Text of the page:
Mobile

I tested the Samsung Galaxy S8

This Thursday, May 4, Samsung officially launched its Galaxy S8 and S8+ at the Hilton with great fanfare. We were lucky enough to attend the event and be among the first to receive the phone for our test. So without further ado, I give you my first impressions after a weekend of use, on what everyone seems to announce as THE Smartphone of the year 2017.

 

 

A look back at the S8 launch

At the launch of the S8, we had the chance to check out the set of add-ons available on the Galaxy. It must be said that Samsung offers a very nice range of connected objects that completes the existing collection. Among other things, we were able to see:

 

Samsung’s smart watch

 

A 360° camera

 

The VR headset

 

A mobile printer, which will allow you to print photos by simply putting your S8 on it.

 

In short, many connected objects that will enhance the experience, and that suggest a lot of possibilities. It remains to be seen how it all fits together and if they really offer an advantage over other brands/builders in terms of user experience.

Between you and me, the feature that most stirs my enthusiasm is Samsung’s DeX Station doc, which for an extra £150 will turn your Galaxy S8 into a computer.

 

 

The S8, first impressions

In the words of Navin Peerthy, Regional Director of Samsung Indian Ocean:

“The Samsung Galaxy S8 marks the beginning of a new era in smartphone design and outstanding services, offering a new experience in telephony. With the Galaxy S8 and S8+, Samsung is redefining smartphone design by shaking up aesthetic codes, and pushing the boundaries of ordinary screens as you know them. The Infinity screen thus offers a truly immersive viewing experience to its user and a perfect and pleasant grip.”

I have to say that I tend to agree with him! It’s simply the most beautiful phone/screen I’ve seen on a smartphone. The design is the big highlight of this S8, and with its thin, curved edges, the phone fits well in the hand. My only regret is the glass back, which accumulates fingerprints rather quickly.

Another weak point in my opinion: the location of the fingerprint sensor. It sits directly next to the camera lens, making it difficult to access with one hand (especially on the much larger S8+). In addition, we constantly leave traces on the camera… Some of my shots have suffered from this.

So the S8 takes time to unlock, however it does offer many options such as iris scanning for example. In my opinion, this option is impractical, because it requires good lighting, holding the phone in front of you, reducing security. Iris analysis can easily be circumvented using a simple photo of the phone owner. I found myself using the more efficient “connecting dots” method to unlock the phone.

 

 

The test

On the software side, the Galaxy S8 comes with quite few pre-installed applications, which I think is nice. The Android 7.0 version and the Samsung overlay are very ergonomic. I particularly liked the option to slide your finger to the left to access the quick menu.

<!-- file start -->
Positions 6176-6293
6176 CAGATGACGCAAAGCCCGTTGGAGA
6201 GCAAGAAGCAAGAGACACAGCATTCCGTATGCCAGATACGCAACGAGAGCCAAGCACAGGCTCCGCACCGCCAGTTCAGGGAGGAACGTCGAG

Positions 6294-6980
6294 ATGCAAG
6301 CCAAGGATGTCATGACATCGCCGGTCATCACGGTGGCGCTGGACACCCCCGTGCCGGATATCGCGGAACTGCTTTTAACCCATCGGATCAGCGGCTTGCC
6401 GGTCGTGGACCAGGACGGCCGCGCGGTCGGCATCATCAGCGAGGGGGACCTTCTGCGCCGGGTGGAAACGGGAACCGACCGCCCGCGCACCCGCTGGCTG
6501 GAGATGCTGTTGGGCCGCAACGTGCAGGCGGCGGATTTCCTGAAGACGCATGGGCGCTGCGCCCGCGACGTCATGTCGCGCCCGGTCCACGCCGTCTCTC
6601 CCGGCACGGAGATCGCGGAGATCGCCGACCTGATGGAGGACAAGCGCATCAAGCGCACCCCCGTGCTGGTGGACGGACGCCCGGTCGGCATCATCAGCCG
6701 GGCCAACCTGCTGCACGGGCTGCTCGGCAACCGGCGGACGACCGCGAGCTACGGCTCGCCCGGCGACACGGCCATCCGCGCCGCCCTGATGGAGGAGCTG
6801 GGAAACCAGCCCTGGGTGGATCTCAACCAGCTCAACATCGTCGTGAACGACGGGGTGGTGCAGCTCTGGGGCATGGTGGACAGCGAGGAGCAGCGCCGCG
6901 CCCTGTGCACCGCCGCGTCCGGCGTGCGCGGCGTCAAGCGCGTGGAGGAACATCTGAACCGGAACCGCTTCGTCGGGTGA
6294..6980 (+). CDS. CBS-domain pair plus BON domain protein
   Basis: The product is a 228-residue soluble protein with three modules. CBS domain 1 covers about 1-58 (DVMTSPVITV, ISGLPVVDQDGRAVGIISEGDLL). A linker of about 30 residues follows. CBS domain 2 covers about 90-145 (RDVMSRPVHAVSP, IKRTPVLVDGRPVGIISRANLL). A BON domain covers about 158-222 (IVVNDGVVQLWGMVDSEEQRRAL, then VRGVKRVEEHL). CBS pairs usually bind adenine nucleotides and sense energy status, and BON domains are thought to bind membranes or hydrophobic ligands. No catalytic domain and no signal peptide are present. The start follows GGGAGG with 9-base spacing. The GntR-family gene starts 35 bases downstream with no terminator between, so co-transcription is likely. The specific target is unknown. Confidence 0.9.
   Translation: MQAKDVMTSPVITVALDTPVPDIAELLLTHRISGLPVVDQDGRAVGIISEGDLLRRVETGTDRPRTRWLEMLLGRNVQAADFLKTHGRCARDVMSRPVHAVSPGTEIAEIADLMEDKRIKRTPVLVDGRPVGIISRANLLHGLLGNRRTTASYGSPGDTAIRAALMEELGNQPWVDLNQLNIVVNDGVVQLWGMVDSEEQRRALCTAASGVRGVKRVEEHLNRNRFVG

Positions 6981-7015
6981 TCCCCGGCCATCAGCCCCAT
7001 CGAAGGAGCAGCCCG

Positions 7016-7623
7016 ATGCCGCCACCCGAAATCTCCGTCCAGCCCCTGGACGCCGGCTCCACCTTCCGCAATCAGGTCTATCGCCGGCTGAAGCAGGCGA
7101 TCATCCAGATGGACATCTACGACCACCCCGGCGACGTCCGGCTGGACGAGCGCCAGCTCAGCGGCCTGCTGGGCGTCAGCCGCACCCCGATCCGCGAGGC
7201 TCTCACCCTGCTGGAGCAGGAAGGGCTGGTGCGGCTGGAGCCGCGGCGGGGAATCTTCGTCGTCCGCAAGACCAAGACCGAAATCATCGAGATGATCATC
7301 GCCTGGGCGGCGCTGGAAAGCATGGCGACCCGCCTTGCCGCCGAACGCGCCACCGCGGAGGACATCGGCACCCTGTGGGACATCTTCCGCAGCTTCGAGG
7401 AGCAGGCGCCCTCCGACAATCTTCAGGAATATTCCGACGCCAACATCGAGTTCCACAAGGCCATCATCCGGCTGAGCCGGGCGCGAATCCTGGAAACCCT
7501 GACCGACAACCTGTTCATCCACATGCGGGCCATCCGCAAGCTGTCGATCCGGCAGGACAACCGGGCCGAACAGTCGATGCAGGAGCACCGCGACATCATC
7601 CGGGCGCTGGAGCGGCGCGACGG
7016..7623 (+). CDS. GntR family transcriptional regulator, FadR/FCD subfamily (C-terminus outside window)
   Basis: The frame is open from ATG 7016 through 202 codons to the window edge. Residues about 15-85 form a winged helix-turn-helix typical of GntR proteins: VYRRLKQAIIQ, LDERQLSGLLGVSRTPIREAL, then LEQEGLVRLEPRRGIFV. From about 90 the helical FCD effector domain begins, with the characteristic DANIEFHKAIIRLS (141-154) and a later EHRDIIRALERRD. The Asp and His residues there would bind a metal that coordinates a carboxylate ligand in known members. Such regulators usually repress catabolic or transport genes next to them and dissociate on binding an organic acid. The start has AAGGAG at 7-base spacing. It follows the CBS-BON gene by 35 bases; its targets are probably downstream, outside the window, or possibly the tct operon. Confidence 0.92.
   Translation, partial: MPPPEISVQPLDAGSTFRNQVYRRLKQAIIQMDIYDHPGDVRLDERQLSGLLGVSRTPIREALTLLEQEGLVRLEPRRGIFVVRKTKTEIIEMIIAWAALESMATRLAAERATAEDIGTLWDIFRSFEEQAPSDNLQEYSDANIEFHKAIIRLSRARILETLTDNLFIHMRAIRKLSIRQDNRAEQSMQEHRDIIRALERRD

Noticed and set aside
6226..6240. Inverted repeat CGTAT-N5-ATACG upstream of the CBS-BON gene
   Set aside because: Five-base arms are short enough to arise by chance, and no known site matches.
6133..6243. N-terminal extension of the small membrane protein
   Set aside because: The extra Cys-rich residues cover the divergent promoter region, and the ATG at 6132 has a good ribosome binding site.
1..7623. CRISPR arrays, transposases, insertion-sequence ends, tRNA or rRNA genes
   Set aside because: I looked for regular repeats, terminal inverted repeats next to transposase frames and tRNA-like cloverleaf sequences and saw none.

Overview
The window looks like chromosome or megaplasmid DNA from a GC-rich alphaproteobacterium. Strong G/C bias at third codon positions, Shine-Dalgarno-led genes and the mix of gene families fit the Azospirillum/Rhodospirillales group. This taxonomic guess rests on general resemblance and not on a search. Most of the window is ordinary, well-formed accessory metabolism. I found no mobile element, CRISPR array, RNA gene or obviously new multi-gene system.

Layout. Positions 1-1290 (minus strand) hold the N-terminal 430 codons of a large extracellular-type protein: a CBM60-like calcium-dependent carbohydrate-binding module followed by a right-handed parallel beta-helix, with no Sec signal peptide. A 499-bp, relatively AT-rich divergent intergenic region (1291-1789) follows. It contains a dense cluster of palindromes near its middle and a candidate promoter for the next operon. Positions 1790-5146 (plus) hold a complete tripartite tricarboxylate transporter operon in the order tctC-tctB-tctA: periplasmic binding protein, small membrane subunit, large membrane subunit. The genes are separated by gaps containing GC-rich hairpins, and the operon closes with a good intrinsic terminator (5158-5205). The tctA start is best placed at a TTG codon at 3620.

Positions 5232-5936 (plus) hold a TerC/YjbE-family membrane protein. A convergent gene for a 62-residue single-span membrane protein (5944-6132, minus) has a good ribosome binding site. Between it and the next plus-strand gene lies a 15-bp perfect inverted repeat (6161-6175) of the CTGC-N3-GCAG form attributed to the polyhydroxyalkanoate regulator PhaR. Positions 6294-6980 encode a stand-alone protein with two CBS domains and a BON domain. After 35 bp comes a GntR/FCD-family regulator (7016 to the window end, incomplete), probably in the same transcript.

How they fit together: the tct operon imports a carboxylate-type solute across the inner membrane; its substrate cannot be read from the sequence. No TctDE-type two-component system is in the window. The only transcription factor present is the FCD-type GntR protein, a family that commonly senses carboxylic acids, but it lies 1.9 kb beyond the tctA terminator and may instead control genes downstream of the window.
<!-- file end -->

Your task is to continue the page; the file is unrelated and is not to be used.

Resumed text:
Samsung also proposes some innovations on the software side, with in particular the Bixby assistant, very inspired by what Google or Siri proposes on IPhone. Since the French language is very poorly supported (and so is my English accent, I admit) by the S8, I did not dwell on this feature. Samsung has also provided a quick access button for this feature, but I find it rather annoying, as I’ve often accidentally pressed it while trying to change the volume.

On the camera side, the phone takes really nice pictures, including at night. The colors are vibrant, and the details are impressive like the camera on the S7 model. Here are the specifications of the two new models:

 

specification Galaxy s8

 

The S8 and S8+ announce some very interesting performance, including an eight-core processor and 4 gigabytes (GB) of RAM (gamers will be happy!). Internal storage is expanded to 64GB of memory, up from the usual 32GB. It will also be possible to expand it with a micro SD card.

The display, with Quad HD definition, and a Super AMOLED screen allow for deep and vibrant color rendering. It’s a real pleasure to watch or play content! The screen ratio of the phone being quite particular, all services are not yet optimized and black bands are sometimes visible as on YouTube for example. Samsung offers a button to stretch the video, making us lose some of the image in the process.

The other new feature of the S8 is a new Bluetooth 5.0 chip: to put it simply, the transfer rate and range will be increased fourfold.

The phone offers a 3,000 milliampere hour (mAh) battery, and a Quick Charge to go from 0 to 100% in less than 1.5 hours. Charging is done through a USB C port. This detail, which seems insignificant, was nevertheless important during the realization of my test. Indeed, Samsung having forgotten to provide me with the charger (or me, to get my hands on it…), finding a USB to USB C cable to charge the phone in Mauritius is a real obstacle course. After having made the tour of several super markets and computer retailers, I finally found the object of all covetousness at 101 multimedia at a price of 450 rs.

 

 

Verdict

With an announced retail price of Rs 34,900, and Rs 39,400 for the S8 + (including VAT), the Samsung remains an exceptional phone that not everyone will be able to afford. If you can afford it, though, run out and buy it: it’s simply the best Android phone you’ll get on the market right now. Samsung has already told us that it has received over 700 pre-orders in Mauritius. Literally throw yourself at it, because the stockout is predictable and you might miss out on your S8 if you don’t get to it in time.

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